I prize thy love more than whole Mines of gold
Or all the riches that the East doth hold.
My love is such that Rivers cannot quench,
Nor ought but love from thee give recompetence.
Thy love is such I can no way repay.
The heavens reward thee manifold, I pray.
Then while we live, in love let's so persever
That when we live no more, we may live ever.
Lay my rifle here beside me, set my Bible on my breast,
For a moment let the warning bugles cease;
As the century is closing I am going to my rest,
Lord, lettest Thou Thy servant go in peace.
But loud through all the bugles rings a cadence in mine ear,
And on the winds my hopes of peace are strowed.
Those winds that waft the voices that already I can hear
Of the rooi-baatjes singing on the road.
Yes, the red-coats are returning, I can hear the steady tramp,
My Highest Gratitude
Is never in solitude
wonder what this day would bring
sure, this my person uttered,
after my daily devoty
whatever it may be,
I'll always be grateful to Thee
'Est unusquisque faber ipsae suae fortunae' ['Ognuno è artefice del proprio destino'] ['Everyone is the architect of his own destiny']
Our death is in the cool of night,
our life is in the pool of day.
The darkness glows, I’m drowning,
the day has tired me with light.
Over my head in leaves grown deep,
sings the young nightingale.
It only sings of love there,
I hear it in my sleep.
Cats no less liquid than their shadows
Offer no angles to the wind.
They slip, diminished, neat through loopholes
Less than themselves; will not be pinned
To rules or routes for journeys; counter
Attack with non-resistance; twist
Enticing through the curving fingers
And leave an angered empty fist.
So fragile is a loving heart
That breaks in two as loved ones depart
To long for them each passing day
To yearn for them in every way.
So blue is the sky on a flawless summer's day
That fills our heart with thoughts so gay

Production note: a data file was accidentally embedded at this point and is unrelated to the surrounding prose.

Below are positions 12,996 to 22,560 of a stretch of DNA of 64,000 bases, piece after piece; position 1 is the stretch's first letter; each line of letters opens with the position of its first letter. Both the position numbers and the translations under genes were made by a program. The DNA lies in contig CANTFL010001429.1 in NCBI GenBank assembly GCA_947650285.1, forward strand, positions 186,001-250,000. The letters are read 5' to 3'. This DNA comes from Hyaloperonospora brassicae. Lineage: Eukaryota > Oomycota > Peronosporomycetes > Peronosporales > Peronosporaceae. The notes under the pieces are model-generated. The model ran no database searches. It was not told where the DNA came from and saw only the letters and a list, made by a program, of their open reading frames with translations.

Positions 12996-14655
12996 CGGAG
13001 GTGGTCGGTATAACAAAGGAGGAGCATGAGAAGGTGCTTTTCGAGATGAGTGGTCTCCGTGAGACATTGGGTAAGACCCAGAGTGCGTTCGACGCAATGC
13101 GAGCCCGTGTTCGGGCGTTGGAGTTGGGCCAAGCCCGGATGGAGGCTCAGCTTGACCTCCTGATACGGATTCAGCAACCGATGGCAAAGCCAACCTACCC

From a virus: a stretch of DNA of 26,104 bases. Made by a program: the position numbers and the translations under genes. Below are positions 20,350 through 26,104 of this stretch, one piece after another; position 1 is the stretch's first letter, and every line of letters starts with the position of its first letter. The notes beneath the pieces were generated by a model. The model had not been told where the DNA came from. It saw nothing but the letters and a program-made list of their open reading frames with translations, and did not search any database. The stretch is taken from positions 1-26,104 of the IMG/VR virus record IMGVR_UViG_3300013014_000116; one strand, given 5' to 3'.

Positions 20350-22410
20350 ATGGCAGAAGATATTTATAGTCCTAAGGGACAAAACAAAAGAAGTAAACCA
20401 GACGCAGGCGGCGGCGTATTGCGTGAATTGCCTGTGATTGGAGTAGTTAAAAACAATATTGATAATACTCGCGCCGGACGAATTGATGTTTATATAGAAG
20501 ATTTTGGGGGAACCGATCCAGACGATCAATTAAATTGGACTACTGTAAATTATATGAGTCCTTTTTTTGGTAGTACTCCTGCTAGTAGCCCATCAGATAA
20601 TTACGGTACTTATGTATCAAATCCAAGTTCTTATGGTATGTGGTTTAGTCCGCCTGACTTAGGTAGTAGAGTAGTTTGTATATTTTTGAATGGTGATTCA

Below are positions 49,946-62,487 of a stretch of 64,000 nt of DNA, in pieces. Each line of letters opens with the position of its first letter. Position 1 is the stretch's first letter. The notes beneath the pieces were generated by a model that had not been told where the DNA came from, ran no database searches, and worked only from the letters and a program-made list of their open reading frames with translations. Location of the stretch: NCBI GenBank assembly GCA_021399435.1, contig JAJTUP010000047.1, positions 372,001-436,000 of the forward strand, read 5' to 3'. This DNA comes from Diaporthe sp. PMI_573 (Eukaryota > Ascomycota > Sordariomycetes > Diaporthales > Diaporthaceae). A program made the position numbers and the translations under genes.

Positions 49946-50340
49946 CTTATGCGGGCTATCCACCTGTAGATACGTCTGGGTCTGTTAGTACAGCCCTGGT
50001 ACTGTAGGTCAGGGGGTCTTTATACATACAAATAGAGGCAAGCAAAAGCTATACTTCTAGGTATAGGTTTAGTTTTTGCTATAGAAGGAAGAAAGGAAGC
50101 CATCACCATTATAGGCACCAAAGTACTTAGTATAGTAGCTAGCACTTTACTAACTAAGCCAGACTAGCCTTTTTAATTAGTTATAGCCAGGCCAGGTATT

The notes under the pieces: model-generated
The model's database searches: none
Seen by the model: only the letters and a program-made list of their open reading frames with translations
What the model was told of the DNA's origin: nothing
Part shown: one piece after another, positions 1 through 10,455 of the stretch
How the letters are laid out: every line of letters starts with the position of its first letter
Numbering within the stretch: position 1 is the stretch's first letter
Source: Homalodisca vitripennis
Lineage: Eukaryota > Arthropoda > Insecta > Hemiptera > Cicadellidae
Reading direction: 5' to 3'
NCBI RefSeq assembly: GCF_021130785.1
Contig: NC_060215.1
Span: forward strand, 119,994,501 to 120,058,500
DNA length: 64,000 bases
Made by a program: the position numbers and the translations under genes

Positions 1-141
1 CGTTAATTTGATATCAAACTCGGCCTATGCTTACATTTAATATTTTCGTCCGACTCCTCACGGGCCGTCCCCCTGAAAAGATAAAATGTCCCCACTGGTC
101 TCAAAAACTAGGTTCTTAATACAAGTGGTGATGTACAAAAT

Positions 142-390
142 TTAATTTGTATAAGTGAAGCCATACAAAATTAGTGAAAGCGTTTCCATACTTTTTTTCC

To sit beneath that bright full sun
Remembering days when life was fun.
'Poetry is when an emotion has found its thought and the thought has found words.'
Your presence is near
I wish you were here
1. Take a shower you don't want to smell.
2. Pick out an outfit that will blend in with the latest trends and won't make you a laughing stock of the school more than you already are
3. Put on some makeup so you can't even recognize yourself and your face tingles with an unbelievable issue. You can't satisfy otherwise you'll have ruined the hours of meticulous painting you apply to your face.
I will never forget you my dearest soulmate..
these old meomries will never fade...
you've always laid me in your shade...
whenever I trembled or felt afraid....
Poetry is sexy
Its lyrics aim to please
............sitting here in the stillness
...............staring out the window
...at darkness my friend and my foe.
My pan head
Mine you are
And Yours I am
Il pleuvait sans cesse sur Brest ce jour-là
Et tu marchais souriante
Épanouie ravie ruisselante
you put this pen
in my hand and you
take the pen from you put this pen
On this dry prepared path walk heavy feet.
This is not "dinner music." This is a power structure.
"Come, pretty birds, present your lays,
And learn to chaunt a goddess praise;
Ye wood-nymphs, let your voices be
Employ'd to serve her deity:
If you had the choice of two women to wed,
(Though of course the idea is quite absurd)
And the first from her heels to her dainty head
Was charming in every sense of the word:
A little while, a little while,
The weary task is put away,
And I can sing and I can smile,
Alike, while I have holiday.